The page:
At the University of Waikato, Hunt looked at human rights in New Zealand and the South Pacific, including the relationship between culture and rights, as well as the rights of indigenous peoples, which led to scholarship such as Culture, Rights and Cultural Rights: Perspectives from the South Pacific, co-edited with Margaret Wilson. [12] Between 1996–97, he was a Visiting Fellow at the Harvard Law School Human Rights Program. In 2000, Hunt, Janet McLean, Bill Mansfield and Peter Cooper were commissioned by New Zealand's Attorney-General to prepare an independent report on the country's national human rights institutions.[13] Many of their recommendations have been implemented by legislative and other reforms.

In 2000, Hunt was appointed Professor of Law at the Human Rights Centre, University of Essex (UK), a position he still holds. At Essex, his teaching and research focus is national and international human rights, with a particular emphasis on economic, social and cultural rights, as well as human rights and development. He has served as Director of the Human Rights Centre and Chair of the Democratic Audit. Presently, he leads the health-rights work stream of the University's Human Rights, Big Data and Technology Project, funded by the UK's Economic and Social Research Council.

UN Committee on Economic, Social and Cultural Rights (1999–2002)[edit]

In 1998, the New Zealand Government nominated Hunt to serve as an independent expert on the United Nations Committee on Economic, Social and Cultural Rights in Geneva, and he was duly elected by States. He served as the Committee's Rapporteur from 1999 to 2002. During this period, the Committee adopted several influential commentaries, known as General Comments, on economic, social and cultural rights, including on the right to adequate food,[14]right to education,[15] right to the highest attainable standard of health,[16]and right to water.[17]It also adopted some statements, including one on poverty and human rights, which broke new ground.[18] These General Comments and statements have contributed to the growth of literature, and national and international initiatives, on economic, social and cultural rights since the turn of the century.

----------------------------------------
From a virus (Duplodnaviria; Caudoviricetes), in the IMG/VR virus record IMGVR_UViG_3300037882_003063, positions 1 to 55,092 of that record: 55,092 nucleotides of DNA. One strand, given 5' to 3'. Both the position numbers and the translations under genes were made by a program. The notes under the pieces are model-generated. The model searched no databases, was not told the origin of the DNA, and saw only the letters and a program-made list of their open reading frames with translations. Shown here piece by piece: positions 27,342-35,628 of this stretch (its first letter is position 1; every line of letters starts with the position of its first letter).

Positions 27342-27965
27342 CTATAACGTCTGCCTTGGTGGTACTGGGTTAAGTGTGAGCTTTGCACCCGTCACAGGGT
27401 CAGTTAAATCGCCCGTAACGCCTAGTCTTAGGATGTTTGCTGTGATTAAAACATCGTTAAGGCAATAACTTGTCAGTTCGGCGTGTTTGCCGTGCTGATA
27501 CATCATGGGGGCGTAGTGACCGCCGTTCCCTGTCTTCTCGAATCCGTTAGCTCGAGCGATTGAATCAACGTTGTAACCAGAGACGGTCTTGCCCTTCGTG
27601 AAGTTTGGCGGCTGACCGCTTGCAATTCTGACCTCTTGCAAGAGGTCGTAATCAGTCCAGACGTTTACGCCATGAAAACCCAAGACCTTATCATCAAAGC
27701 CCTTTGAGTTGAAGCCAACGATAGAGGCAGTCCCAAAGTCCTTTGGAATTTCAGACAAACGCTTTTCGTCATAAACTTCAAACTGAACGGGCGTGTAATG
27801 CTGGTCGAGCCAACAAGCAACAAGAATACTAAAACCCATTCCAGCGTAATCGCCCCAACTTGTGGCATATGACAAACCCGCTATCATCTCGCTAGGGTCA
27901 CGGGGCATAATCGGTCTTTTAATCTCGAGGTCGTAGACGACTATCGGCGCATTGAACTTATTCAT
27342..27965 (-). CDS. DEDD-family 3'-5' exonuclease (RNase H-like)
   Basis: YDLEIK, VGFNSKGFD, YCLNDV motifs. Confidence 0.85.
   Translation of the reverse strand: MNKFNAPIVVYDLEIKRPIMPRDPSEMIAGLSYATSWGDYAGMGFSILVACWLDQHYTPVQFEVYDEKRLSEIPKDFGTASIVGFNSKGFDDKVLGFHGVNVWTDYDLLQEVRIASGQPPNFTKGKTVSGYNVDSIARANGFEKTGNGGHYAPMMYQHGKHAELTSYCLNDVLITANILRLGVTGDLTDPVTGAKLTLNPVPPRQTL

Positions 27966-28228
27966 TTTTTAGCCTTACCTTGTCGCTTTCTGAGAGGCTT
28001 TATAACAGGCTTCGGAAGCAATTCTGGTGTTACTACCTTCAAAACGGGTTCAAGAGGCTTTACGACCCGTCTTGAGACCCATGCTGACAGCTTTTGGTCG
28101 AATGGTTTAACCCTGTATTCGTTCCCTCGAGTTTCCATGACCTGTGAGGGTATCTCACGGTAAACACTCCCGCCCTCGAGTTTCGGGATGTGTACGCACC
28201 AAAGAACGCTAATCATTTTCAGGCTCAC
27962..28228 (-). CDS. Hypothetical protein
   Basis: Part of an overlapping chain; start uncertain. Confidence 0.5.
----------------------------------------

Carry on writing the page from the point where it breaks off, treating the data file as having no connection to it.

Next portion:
In light of the Committee's statement on poverty, Mary Robinson, UN High Commissioner for Human Rights, asked Hunt, Manfred Nowak and Siddiq Osmani to draft detailed and operational guidance on a human rights-based approach to poverty reduction. They responded by writing Human Rights and Poverty Reduction: A Conceptual Framework, [19] followed by Draft Guidelines: A Human Rights Approach to Poverty Reduction Strategies, [20] both of which were published by the UN Office of the High Commissioner for Human Rights (OHCHR). After a period of consultation, OHCHR revised the Draft Guidelines and they were published as Principles and Guidelines for a Human Rights Approach to Poverty Reduction Strategies.[21]

UN Special Rapporteur on the right to the highest attainable standard of health (2002–2008)[edit]

In 2002, Hunt stepped down from the UN Committee on Economic, Social and Cultural Rights and was appointed the first UN Special Rapporteur on the right to the highest attainable standard of health ('right to health'). In this independent capacity, he reported, orally and in writing, to the UN General Assembly, UN Commission on Human Rights and UN Human Rights Council.[22] He submitted thematic reports on a wide range of right to health issues, such as sexual and reproductive health,[23] neglected diseases,[24] mental disability,[25] maternal mortality,[26] and the health-rights responsibilities of pharmaceutical companies.[27] He also visited, and wrote right to health reports on, countries, including India,[28] Peru,[29] Sweden,[30] and Uganda.[31] Hunt took the unorthodox step of undertaking visits to, and preparing right to health reports on, non-state actors,[32] such as the World Trade Organization,[33] World Bank and International Monetary Fund,[34] and GlaxoSmithKline.[35] Also, he prepared reports with other Rapporteurs on Guantanamo Bay,[36] as well as the Lebanon/Israel conflict of 2006.[37] Many people wrote to Hunt with alleged violations of their right to health and he took up some of these complaints and subsequently reported to the UN about them.[38]